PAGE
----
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Unexpected money and inheritance scams – how to spot them and what to do if you’ve been scammed.

Security specalist

2024-04-03 00:00

Estimated reading time
5 min

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You know those stories you hear about that lucky someone that suddenly won the Saturday night $55 million lotto? They paid off their house, quit their job and now they’re set for life, apparently.

These stories are so captivating because they do, on occasion, actually happen. And they could happen to you, right?

Unfortunately, this dash of truth, combined with a secret hope that our troubles could all be swept away by a single phone call, can leave us vulnerable to unexpected money scams.

If you’ve fallen  for one of these scams, you’re not alone. According to Scamwatch, Australians lost over $12 million to unexpected money scams in 2023.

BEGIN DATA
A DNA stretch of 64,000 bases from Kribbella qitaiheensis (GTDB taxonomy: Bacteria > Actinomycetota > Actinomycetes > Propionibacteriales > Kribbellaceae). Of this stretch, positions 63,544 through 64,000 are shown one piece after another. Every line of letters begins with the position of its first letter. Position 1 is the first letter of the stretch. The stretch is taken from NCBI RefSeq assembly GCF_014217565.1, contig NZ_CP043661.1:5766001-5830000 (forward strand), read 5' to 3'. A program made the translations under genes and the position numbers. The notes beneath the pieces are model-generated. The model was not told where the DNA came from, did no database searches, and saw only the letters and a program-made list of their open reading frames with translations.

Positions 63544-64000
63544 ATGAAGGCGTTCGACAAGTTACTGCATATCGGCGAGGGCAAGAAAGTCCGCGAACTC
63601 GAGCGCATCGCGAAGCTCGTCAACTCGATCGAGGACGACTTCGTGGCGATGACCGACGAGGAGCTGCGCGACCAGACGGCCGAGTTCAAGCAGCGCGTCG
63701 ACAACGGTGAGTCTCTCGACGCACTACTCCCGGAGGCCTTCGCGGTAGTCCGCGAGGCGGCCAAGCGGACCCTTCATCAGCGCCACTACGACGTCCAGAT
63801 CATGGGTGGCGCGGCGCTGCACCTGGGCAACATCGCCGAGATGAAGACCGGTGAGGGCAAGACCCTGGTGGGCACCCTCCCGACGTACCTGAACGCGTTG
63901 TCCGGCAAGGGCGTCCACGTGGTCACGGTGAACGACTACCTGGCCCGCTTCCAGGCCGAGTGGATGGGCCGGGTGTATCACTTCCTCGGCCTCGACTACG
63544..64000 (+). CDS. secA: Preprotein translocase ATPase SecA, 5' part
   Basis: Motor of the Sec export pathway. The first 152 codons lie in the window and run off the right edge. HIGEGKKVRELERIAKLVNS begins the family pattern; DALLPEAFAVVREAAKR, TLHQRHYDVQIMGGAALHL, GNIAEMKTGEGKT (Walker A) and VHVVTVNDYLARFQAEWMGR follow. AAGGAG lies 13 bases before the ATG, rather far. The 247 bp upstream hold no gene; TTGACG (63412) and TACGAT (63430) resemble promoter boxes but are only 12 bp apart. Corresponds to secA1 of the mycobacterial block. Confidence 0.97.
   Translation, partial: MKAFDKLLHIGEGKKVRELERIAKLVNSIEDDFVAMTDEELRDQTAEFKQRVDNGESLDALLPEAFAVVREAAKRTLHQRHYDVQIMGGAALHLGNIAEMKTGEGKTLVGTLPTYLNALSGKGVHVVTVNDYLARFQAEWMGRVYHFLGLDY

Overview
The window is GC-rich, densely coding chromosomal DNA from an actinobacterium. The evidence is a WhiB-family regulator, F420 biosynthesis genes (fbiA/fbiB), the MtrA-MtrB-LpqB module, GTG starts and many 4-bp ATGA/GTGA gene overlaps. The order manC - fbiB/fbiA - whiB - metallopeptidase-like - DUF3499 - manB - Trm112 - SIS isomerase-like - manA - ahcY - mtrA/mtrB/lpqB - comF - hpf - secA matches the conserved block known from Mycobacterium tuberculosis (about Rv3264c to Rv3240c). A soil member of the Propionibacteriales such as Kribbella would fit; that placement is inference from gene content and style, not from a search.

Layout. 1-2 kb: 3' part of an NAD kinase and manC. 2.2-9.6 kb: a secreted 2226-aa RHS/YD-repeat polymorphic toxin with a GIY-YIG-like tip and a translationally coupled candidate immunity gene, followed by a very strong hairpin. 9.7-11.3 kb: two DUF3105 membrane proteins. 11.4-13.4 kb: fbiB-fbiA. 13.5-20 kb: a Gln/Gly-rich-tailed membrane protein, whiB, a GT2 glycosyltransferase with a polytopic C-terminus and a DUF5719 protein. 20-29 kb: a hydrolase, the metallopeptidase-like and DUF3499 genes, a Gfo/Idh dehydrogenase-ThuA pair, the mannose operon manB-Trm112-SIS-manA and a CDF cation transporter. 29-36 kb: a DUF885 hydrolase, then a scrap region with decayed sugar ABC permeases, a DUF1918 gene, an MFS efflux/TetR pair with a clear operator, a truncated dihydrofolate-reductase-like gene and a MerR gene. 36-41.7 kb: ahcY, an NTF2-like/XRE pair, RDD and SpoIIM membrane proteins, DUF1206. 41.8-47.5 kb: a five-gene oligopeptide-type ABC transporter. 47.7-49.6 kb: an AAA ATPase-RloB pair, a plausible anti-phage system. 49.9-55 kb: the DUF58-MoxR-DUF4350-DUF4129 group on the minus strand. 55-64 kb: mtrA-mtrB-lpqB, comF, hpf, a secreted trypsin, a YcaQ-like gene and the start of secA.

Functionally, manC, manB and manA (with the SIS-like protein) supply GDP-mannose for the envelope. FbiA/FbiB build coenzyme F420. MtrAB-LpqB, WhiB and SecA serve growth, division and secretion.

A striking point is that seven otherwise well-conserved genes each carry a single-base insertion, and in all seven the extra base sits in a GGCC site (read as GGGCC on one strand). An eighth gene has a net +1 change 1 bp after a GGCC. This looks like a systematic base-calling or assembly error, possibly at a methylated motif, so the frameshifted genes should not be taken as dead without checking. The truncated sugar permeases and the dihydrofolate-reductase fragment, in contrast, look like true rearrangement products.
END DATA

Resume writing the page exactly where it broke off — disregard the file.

What are unexpected money scams?

Unexpected money or inheritance scams, often take place over the phone. For example, you might receive a call from a person impersonating a lawyer or company representative sharing the wonderful news that you have just come into a large sum of money. Scammers might also contact you via email, social media, or SMS.

These scammers know that deep down, many of us believe we deserve good things, and they use this to exploit our trust in good fortune, leaving us vulnerable to theft. 


How can you spot an unexpected money scam?

For these scams to work, the scammers will attempt to provoke a strong emotional reaction from you, in the hopes of clouding your judgment so you’ll look past any red flags.

  • A call, email, or message coming out of the blue to say you’ve won, inherited or are entitled to money.